Las Vegas Welcomes Marijuana Buyers but Not Marijuana Consumers
Nevada Cannabis Patients Still Fighting For Rights
In 2014, Colorado became the first state in the US to legalize the purchase of marijuana. Legalizing the purchase of marijuana, however, is a far cry from actually creating the necessarily laws, guidelines and restrictions that allow buyers of marijuana to actually consume the product they just purchased. As other states are slowly following suit, they too are coming up against the hard realities of how to appropriately deal with the consumption of the product that consumers can now legally purchase.
Unlike alcohol, which can be quietly consumed by an individual without causing any inconvenience to those in their general vicinity, marijuana is generally smoked, which can cause issues with anyone in the surrounding area. In addition, many of the same states that just fought to instate public smoking bans are now hesitant to lift them for marijuana smokers. So while, purchasing marijuana is legal, smoking it in many states is is problematic.
Nevada is just one more on a long line of states to have to wrestle with this complex issue. Last November, Nevada become one of four states that has approved the sale of recreational marijuana, and is now home to about two dozen retail recreational marijuana stores. What it does not have, however, is a single bar, restaurant, hotel or nightclub where patrons can safely and legally consume their newly legalized product.
While citizens of Nevada are free to smoke in their own homes, this presents a serious problem for tourists wanting to take advantage of these new laws. While this does not create as big of a problem in Denver, with its smaller tourist industry, this is particularly problematic in cities like Las Vegas that are already premier tourist destinations.
In fact, because of the already booming tourist industry that Nevada enjoys, it is expected to become one of the nation’s largest tourist destinations for cannabis consumers. One owner of a dispensary located right in the heart of the Vegas Strip claimed that tourists already account for approximately 70 – 80% of his business. The problem is, however, they are legally prohibited from smoking in his store, in any public place or even in the privacy of their own hotel. So once they buy it, where are they supposed to smoke it? In addition, since they can’t travel with it, they also can’t take it with them.
At the moment, the consumption of marijuana in public in Nevada is a misdemeanor that carries with it a hefty $600 fine. According to the legal language of the initiative, a “public place” is defined as “an area to which the public is invited or in which the public is permitted regardless of age.” In addition, it is also illegal to consume marijuana even within the confines of the store in which it was purchased. This means that even though businesses that sell cannabis must by law exclude anyone under the age of 21, they still can’t allow consumers to consume the product on the premises.
While private citizens and budding entrepreneurs may choose to interpret the language of the law one way, it turns out that what really matters is how police interpret the law. At the moment, both Denver and Las Vegas police departments seem to apply a very strict interpretation to the law, which has thus far frustrated club owners that would like to provide a place for tourists to enjoy their products.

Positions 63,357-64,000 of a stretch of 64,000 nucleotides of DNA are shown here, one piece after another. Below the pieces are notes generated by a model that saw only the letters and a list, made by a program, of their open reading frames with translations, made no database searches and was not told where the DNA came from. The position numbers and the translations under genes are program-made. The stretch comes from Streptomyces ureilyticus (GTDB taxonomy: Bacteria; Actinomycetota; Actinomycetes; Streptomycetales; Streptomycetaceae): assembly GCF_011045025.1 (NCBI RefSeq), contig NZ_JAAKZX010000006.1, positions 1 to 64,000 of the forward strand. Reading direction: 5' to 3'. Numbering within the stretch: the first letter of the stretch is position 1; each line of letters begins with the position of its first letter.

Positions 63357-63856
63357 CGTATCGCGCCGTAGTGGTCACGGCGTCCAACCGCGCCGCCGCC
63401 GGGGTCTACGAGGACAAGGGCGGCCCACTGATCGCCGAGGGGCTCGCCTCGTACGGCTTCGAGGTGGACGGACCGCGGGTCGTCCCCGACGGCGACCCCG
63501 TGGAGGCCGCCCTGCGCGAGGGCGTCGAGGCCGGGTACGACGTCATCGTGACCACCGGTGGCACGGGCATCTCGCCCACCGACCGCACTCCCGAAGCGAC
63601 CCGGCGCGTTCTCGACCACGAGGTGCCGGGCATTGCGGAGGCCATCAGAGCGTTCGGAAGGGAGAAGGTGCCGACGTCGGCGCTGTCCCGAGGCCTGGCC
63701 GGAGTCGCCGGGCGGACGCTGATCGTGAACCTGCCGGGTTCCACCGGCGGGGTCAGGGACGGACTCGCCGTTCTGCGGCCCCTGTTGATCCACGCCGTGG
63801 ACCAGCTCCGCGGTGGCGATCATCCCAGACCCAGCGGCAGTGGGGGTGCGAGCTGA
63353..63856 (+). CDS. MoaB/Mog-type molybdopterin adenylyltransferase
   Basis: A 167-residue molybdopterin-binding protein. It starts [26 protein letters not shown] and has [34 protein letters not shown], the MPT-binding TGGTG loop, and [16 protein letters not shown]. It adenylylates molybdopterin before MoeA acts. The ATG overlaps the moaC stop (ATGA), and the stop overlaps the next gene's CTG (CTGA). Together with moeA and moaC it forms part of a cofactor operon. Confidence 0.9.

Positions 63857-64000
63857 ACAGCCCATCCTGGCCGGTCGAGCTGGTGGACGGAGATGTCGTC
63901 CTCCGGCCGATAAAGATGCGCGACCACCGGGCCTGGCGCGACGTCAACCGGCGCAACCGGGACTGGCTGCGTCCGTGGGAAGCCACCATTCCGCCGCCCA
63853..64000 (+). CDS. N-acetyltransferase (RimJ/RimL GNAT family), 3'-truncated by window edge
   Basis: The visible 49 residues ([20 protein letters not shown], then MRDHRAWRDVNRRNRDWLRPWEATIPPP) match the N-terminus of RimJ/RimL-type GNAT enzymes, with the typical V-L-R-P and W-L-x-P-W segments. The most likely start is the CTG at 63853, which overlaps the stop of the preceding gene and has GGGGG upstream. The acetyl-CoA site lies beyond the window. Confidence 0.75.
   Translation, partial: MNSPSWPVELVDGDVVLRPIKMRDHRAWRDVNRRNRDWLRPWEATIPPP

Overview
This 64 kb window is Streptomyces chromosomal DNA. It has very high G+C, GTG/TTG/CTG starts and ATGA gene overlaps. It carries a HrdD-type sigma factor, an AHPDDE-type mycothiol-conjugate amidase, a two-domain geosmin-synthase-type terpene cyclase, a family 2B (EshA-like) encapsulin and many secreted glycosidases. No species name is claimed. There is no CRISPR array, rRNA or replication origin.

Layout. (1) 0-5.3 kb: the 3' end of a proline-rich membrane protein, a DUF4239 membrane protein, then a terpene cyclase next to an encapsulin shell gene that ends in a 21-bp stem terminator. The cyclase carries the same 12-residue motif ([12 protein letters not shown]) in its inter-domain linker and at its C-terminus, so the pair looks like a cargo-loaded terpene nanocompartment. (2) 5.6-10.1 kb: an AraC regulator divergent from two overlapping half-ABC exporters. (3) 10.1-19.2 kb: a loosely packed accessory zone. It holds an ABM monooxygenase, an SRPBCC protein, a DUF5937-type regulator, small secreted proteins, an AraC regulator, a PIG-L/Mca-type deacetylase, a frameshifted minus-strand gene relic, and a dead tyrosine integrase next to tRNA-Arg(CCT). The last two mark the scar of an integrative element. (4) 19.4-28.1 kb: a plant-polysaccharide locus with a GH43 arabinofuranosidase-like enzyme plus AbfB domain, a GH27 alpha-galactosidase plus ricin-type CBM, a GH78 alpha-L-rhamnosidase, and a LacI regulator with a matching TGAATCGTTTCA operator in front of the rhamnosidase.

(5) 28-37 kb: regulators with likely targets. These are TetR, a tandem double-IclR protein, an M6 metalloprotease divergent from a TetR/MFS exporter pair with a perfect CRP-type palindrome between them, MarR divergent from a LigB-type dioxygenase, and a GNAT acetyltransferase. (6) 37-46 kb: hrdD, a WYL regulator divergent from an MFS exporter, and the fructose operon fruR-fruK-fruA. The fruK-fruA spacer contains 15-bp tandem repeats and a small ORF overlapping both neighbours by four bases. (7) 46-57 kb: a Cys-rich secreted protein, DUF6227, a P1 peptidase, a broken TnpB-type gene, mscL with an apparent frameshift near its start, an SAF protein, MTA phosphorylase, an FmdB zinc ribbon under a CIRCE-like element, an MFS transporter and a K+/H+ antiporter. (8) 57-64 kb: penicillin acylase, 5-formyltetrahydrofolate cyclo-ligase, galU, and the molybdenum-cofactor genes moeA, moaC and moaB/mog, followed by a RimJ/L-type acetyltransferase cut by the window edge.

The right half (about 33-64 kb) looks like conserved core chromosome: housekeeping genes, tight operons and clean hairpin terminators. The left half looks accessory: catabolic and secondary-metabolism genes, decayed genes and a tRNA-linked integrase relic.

The other potential solution to this would be parked limousine or busses. Again, the legal language prohibit the use of cannabinoids in “moving vehicles” but says nothing about parked cars. Again, however, what it really boils down to is not how individuals interpret the law, but how police do. While owners and operators of bus and limo services might offer their busses and limos for cannabis consumption, they can do little about police who choose to put a stop to the party.
The particular piece of legislation in question, however, does authorize legislators to amend the act to actually provide the ways and means by which store owners may permit the consumption of marijuana within their stores. That is to say that the language exists for there to one day be provisions for store owners – and possibly others – to provide smoking lounges or other places to consume their products, but the ways and means have simply not yet been decided upon or enacted. Last spring, State Sen. Tick Segerblom (D-Las Vegas) did attempt to get that ball rolling by introducing a bill that would allow the government to license businesses for cannabis consumption was quashed before it got to an Assembly vote.
When interviewed legislators admitted that they knew the original legislation would have been defeated if it included a public consumption clause. While they understand the conundrum of legalizing the purchase of a product in a heavy tourist state that cannot be legally consumed by tourists, they felt it was a better course of action to get the original legislation passed, then worry about how to fix the conundrum. The hope is that as more and more voters become more comfortable with the idea of individuals legally consuming cannabis in their towns and cities, they will be more amenable to voting on legislation to help them do this more readily. In the meantime, however, what can be bought in Las Vegas still can’t be consumed in Vegas.